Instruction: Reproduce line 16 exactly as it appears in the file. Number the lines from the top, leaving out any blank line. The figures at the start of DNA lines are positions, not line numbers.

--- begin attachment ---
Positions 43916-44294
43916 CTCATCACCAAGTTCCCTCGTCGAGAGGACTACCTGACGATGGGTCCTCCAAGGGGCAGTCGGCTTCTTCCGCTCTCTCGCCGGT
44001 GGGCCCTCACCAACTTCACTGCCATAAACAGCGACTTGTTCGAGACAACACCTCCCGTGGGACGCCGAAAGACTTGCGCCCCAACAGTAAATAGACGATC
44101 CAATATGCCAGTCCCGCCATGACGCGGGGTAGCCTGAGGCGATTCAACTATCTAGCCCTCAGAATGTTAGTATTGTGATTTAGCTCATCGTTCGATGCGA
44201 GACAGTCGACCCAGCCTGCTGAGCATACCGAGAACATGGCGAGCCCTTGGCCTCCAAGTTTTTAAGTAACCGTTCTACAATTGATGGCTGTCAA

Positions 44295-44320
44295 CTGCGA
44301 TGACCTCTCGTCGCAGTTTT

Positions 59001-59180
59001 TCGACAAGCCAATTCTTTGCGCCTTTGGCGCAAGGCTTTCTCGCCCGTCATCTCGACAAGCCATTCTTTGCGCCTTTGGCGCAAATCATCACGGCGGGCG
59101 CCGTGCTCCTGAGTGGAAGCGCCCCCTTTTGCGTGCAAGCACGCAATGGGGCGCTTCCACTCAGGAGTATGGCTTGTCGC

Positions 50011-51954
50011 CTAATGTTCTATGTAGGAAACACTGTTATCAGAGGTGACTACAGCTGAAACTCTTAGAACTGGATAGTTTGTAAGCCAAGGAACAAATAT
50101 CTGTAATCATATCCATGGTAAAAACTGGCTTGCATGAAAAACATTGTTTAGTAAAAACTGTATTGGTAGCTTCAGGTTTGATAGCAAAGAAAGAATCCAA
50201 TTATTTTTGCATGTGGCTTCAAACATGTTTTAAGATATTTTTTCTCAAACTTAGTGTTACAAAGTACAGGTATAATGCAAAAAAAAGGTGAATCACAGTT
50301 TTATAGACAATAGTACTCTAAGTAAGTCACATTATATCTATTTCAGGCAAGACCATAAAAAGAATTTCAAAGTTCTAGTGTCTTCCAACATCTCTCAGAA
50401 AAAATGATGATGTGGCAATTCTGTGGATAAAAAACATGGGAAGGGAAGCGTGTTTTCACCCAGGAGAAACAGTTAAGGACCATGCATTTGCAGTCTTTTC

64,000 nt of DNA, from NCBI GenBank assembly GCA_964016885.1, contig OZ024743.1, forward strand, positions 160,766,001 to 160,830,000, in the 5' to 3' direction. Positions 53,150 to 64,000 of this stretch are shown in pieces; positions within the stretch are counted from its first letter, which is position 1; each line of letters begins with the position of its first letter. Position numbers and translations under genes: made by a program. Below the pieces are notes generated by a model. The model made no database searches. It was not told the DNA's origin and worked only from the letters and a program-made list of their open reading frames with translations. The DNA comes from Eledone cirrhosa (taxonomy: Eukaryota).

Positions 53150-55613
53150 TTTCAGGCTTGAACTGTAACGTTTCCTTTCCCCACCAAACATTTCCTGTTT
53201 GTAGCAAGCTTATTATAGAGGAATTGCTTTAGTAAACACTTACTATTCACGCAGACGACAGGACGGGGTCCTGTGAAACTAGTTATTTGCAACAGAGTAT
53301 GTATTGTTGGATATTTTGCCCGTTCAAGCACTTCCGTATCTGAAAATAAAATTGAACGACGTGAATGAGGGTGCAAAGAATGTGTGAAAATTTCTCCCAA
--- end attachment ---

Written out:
50301 TTATAGACAATAGTACTCTAAGTAAGTCACATTATATCTATTTCAGGCAAGACCATAAAAAGAATTTCAAAGTTCTAGTGTCTTCCAACATCTCTCAGAA